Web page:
MOBOT Shows How To Use Environmental Consciousness by Recycling Plastics from Garden Centers and Botanical Gardens

GMPRO Garden Center Magazine ran a story today about the need for garden centers and botanical gardens with environmental consciousness to find a way of recycling plastic garden pots.

" Steve Cline at Missouri Botanical Garden has created perhaps the most successful horticultural pot recycling program in U.S. This past year, the program collected more than 100,000 pounds of horticultural plastics."

According to the story, 80-million tons of plastic end up needing to be recycled every year.

"In the horticultural industry alone, about 350 million pounds of plastic is produced each year.

The Missouri Botanical Garden's Plastic Pot Recycling Program is the largest program of its kind, recycling both plastic pots and polystyrene cell packs and trays. Since 1998, this groundbreaking program has saved over 300 tons of plastic from reaching the landfill. The program has become hugely popular with gardeners in the St. Louis metropolitan area with many participants anxiously awaiting the Garden’s annual collection period."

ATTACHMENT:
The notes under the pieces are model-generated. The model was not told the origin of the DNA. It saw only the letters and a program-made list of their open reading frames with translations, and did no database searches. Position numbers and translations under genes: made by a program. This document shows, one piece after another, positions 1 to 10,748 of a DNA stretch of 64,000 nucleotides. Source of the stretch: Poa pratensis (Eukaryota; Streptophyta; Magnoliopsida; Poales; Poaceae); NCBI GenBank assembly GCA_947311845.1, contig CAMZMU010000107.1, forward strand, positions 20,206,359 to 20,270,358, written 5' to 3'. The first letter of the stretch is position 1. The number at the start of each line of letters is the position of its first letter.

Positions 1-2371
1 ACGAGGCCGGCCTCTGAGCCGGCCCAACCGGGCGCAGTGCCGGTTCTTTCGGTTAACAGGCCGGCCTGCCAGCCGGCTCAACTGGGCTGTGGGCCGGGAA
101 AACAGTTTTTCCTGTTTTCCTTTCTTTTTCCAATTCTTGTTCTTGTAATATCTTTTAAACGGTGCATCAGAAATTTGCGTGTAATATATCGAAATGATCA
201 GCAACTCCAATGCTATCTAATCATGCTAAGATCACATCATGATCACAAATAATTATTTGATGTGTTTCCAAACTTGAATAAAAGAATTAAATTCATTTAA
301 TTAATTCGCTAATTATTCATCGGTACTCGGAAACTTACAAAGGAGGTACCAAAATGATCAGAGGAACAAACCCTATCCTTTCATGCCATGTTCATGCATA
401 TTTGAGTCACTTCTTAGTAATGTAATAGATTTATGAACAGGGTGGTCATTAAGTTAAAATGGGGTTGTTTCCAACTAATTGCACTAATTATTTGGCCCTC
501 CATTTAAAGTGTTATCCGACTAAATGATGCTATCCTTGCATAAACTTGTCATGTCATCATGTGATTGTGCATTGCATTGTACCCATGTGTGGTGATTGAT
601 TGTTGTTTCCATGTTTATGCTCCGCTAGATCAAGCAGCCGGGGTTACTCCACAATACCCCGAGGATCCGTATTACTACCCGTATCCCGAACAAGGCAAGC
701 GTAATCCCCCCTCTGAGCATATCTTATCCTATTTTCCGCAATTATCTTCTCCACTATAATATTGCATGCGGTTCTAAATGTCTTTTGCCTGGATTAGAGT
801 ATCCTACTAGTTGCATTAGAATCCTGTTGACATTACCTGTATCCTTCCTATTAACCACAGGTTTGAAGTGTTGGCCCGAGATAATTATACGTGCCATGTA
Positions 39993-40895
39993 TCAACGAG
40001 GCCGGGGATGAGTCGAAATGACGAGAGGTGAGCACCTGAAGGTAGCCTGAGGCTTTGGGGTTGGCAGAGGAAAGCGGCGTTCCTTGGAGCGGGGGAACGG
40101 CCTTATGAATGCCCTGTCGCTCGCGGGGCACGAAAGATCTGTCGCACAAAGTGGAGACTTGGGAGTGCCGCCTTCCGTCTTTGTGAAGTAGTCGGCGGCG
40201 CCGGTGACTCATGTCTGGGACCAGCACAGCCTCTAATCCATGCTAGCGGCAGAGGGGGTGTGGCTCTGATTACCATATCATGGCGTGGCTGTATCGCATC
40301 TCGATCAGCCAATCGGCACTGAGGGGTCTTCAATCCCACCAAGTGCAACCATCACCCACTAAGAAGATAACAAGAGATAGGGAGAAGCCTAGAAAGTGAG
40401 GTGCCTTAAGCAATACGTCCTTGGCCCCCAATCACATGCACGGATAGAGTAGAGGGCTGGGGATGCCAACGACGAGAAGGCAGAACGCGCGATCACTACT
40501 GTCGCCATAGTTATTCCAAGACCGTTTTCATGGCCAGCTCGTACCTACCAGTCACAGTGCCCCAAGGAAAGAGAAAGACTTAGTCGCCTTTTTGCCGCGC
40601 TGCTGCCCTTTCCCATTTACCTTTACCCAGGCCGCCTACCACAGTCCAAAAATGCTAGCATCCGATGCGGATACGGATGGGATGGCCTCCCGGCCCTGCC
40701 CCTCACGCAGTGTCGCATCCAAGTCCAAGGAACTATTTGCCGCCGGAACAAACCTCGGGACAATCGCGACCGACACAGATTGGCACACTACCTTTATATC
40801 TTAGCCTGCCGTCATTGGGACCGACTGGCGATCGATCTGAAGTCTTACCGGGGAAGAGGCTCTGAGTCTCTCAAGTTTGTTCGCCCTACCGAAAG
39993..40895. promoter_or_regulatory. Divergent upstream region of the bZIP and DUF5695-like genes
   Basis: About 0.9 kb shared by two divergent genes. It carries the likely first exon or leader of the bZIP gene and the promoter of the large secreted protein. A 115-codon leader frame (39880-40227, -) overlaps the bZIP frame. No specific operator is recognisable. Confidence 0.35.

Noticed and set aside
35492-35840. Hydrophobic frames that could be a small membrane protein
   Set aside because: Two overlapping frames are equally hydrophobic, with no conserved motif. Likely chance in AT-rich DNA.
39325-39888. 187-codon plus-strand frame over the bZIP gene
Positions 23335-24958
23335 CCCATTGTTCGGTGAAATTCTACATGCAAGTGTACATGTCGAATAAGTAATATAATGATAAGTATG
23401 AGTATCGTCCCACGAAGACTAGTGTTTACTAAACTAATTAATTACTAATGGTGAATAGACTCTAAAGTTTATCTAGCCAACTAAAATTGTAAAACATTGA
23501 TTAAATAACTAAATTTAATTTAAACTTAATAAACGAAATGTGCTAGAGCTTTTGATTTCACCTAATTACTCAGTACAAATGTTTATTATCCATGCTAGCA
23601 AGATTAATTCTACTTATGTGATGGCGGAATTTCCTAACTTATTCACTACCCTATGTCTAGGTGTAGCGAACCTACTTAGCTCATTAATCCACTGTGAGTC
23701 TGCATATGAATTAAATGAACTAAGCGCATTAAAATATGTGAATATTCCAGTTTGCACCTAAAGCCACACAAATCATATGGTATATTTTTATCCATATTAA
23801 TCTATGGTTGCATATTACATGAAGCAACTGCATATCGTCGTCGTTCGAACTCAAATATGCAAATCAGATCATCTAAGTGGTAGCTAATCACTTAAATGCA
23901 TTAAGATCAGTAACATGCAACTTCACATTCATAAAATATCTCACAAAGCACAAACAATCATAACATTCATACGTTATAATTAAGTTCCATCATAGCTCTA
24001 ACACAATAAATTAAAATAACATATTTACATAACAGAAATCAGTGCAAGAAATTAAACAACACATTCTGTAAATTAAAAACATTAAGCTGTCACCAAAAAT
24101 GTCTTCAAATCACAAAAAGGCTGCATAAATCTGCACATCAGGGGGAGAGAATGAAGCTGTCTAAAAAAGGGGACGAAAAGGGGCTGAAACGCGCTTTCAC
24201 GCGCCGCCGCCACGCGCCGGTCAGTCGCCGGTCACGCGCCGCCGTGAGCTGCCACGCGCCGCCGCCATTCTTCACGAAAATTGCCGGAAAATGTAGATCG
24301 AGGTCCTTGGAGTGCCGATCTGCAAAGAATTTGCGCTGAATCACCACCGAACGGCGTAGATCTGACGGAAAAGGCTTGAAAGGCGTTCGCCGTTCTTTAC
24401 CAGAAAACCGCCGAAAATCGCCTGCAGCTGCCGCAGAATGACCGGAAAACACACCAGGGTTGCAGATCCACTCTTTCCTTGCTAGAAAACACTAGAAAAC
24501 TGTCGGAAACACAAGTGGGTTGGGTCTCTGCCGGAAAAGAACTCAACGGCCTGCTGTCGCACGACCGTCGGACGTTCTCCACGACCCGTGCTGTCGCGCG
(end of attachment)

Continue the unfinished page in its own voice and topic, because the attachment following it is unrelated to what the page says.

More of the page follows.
Monrovia Growers donated money for the purchase of recycling trailers to be used as satellite collection centers. The program was so successful that the plan is to spread more trailers around St. Louis.

Basic guidelines include: "All garden plastics are accepted including cell packs, trays, all pots of all sizes and hanging baskets. Garden edging and plastic sheeting materials cannot be recycled. Metal rings or hangers on the pots need to be removed. All soil should be shaken out of the containers. No food plastic is allowed. It is not necessary to wash the pots and trays, but we appreciate working with the material more when it is reasonably clean. Please check for rocks, metal objects and foreign materials before submitting."

By the way, every plastic bottle of water you buy and throw away takes 1,000 years to biodegrade according to Eldr Magazine's Editorial this month. (A dear friend is on the cover so I received a copy of the magazine as a gift.) Environmentally conscious water consumers filter tap water and use re-usable bottles.


It was a glorious sunny afternoon for being outside. The endless tasks of this time of year get taken on, one by one.

An old rose bush has to be taken out stem by stem. Minor tree pruning of all those tiny branches continues. Alfalfa hay mulch was applied to beds. More bulbs found homes in beds and pots. Bermuda grass was dragged unwilling out of iris corms. All of a sudden an afternoon was gone with a great feeling of satisfaction remaining.


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